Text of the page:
• MPs took a swipe at the ICT CS following his sentiments that Telkom is a private company, hence not under the ministry.
• EACC tasked to explain if it was aware of the ongoing cannibalisation of Telkom assets following the confusion over the merger.
The anti-graft agency has dismissed assertions that it approved the Telkom and Airtel merger.
The matter, according to the Ethics and Anti-Corruption Commission, is still a subject of investigations.
The EACC says it has asked the Communications Authority of Kenya to halt the merger process pending the probe.
The agency has also issued advisories to responsible government entities – the Ministry of ICT - to protect government interests.
“Investigations are ongoing and the preliminary findings are yet to unearth any corrupt practices,” the EACC legal services director David Too told a National Assembly committee chaired by Narok North MP Moitalel ole Kenta yesterday.
The committee is following up on the status of recommendations by the Public Investment Committee which ordered that Treasury officials be investigated for suspect malpractices in the merger.
The Senate ICT committee had approved the merger, eliciting questions of the interests motivating the speedy disposal of the once-vibrant state telco.
When asked why it has taken over five years to complete the probe, the EACC official said the inquiry is expansive in nature and needs another three months to complete.
A team of EACC plans to visit the Cayman Islands, Mauritius, the Netherlands, UAE, India, Sudan, France and South Africa where some of the players in the merger are based.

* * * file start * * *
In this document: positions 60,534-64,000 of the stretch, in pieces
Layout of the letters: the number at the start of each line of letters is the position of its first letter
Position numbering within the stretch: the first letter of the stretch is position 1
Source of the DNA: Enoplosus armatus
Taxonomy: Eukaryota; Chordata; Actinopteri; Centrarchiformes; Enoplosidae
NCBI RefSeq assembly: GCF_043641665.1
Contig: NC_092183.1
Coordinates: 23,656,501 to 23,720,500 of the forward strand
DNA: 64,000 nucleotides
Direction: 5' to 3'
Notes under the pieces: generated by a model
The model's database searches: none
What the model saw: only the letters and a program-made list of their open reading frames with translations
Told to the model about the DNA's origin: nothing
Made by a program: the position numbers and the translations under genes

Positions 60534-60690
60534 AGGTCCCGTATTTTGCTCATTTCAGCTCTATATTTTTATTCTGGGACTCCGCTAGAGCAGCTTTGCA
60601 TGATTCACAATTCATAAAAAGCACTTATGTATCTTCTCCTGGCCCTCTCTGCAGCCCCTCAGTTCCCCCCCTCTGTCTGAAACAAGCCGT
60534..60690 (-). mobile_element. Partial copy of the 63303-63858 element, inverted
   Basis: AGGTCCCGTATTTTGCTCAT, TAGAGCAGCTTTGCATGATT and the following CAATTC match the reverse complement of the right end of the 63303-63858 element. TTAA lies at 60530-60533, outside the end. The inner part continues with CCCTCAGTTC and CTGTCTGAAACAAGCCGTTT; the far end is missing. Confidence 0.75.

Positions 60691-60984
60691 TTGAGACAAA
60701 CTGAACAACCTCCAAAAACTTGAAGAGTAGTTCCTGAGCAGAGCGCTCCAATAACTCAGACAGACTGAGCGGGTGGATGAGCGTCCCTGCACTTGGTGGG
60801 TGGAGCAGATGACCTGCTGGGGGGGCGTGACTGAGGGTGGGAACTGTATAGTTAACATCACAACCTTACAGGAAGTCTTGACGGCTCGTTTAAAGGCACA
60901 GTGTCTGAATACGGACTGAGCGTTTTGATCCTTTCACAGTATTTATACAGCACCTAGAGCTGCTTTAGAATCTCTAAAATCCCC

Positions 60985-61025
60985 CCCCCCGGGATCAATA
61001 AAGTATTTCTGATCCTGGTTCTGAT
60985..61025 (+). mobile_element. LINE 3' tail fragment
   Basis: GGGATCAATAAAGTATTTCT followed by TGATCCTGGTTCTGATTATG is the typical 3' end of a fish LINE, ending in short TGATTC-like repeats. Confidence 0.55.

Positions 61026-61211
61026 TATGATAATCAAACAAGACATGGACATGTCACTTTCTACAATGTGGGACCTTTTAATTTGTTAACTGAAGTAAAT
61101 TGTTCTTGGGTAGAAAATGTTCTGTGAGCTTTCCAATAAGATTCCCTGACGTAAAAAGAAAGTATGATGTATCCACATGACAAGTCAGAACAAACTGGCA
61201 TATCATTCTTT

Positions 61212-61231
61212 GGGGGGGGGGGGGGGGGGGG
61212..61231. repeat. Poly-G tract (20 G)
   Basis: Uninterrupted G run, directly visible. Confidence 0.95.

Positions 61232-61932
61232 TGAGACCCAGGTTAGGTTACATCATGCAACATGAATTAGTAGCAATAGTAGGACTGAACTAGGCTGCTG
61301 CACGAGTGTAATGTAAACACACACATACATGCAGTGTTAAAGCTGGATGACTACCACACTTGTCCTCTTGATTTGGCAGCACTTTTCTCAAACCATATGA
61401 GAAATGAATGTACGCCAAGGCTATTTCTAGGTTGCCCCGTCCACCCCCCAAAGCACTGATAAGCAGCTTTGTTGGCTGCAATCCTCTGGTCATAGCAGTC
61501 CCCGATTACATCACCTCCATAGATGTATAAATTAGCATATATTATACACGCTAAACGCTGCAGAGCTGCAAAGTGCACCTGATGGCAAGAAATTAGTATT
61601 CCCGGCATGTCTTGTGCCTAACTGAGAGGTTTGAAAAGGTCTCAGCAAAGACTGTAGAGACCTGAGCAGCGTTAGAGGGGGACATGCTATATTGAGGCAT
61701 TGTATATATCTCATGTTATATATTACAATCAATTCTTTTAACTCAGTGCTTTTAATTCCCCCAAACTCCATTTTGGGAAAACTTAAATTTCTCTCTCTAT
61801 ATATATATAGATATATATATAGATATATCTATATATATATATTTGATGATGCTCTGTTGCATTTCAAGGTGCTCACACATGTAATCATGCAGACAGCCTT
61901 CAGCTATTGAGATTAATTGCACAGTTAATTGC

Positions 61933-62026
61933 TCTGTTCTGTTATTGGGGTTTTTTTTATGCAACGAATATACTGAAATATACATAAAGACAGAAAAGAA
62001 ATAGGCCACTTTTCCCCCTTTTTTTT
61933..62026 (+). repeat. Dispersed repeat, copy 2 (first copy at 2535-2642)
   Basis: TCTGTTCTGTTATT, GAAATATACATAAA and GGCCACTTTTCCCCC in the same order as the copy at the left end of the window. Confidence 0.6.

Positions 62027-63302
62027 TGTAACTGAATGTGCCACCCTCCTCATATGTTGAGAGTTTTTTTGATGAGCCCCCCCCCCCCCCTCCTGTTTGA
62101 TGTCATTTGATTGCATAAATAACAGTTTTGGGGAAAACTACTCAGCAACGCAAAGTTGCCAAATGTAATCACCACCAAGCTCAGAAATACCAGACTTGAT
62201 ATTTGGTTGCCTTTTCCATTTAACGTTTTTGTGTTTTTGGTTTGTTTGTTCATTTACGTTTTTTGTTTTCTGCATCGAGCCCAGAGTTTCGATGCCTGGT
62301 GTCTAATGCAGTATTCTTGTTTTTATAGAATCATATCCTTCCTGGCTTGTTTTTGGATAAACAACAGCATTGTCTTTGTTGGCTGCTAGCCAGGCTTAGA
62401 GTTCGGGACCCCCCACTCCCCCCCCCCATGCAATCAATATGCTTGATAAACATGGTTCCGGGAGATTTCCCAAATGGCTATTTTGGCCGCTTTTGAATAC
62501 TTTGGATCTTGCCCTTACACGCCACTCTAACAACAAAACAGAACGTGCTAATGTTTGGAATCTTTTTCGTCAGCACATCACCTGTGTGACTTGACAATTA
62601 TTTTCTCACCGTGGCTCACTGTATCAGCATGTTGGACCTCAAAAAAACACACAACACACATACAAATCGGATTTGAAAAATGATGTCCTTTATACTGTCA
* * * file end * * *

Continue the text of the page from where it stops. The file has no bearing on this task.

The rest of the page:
The agency seeks to unearth the owners of Jamhuri Holdings Ltd – a key player in the merger. It is incorporated in Mauritius and is owned by Helios Investment Partners (Helios) – a company incorporated in the Cayman Islands.
During the probe by MPs, it also emerged that the Attorney General advised against the merger and called for a comprehensive valuation of both Airtel and Telkom.
“On this note, the ICT ministry, Telkom and the National Treasury ought to be independently satisfied on the legal and financial soundness of the proposed transaction,” AG Kihara Kariuki said in his advisory to CSs Ukur Yatani and Joe Mucheru.
MPs were concerned that the ICT CS had said that Telkom is a private company, hence not under the ministry.
MPs questioned that position, saying it cannot be the case as the government has 40 per cent shareholding in the telco.
They also queried EACC over its two communications that gave contrasting positions on the merger – one ordering a stop, and another purporting to allow the same to continue.
On August 14, the commission, in a letter signed by CEO Twalib Mbarak, said that due to public interest, the merger should be halted pending ongoing investigations.
But in an October 15 letter, the CEO advised the Treasury and ICT ministry to ensure adherence and compliance with the legal advisory issued by the AG.
Twalib also asked the Competition Authority to ensure the interests of Telkom employees are protected and for the concerned entities to ensure the state assets in the telecoms sector are safe.
“The commission, therefore, recommends that the issues be considered in the approval process of the proposed merger,” the letter reads.
MPs, among them Nyando’s Jared Okello, argued that this could be interpreted to mean that the EACC had given the go-ahead for the merger.
“The EACC has without provocation or reference to its letter on August 14 approved the merger in its latest letter,” the MP said.
Other lawmakers asked the EACC to explain if it was aware of the ongoing cannibalisation of Telkom assets following the confusion over the merger.
Kenta said they will follow up the matter with a view to recommending the prosecution of culpable officials who took part in the merger.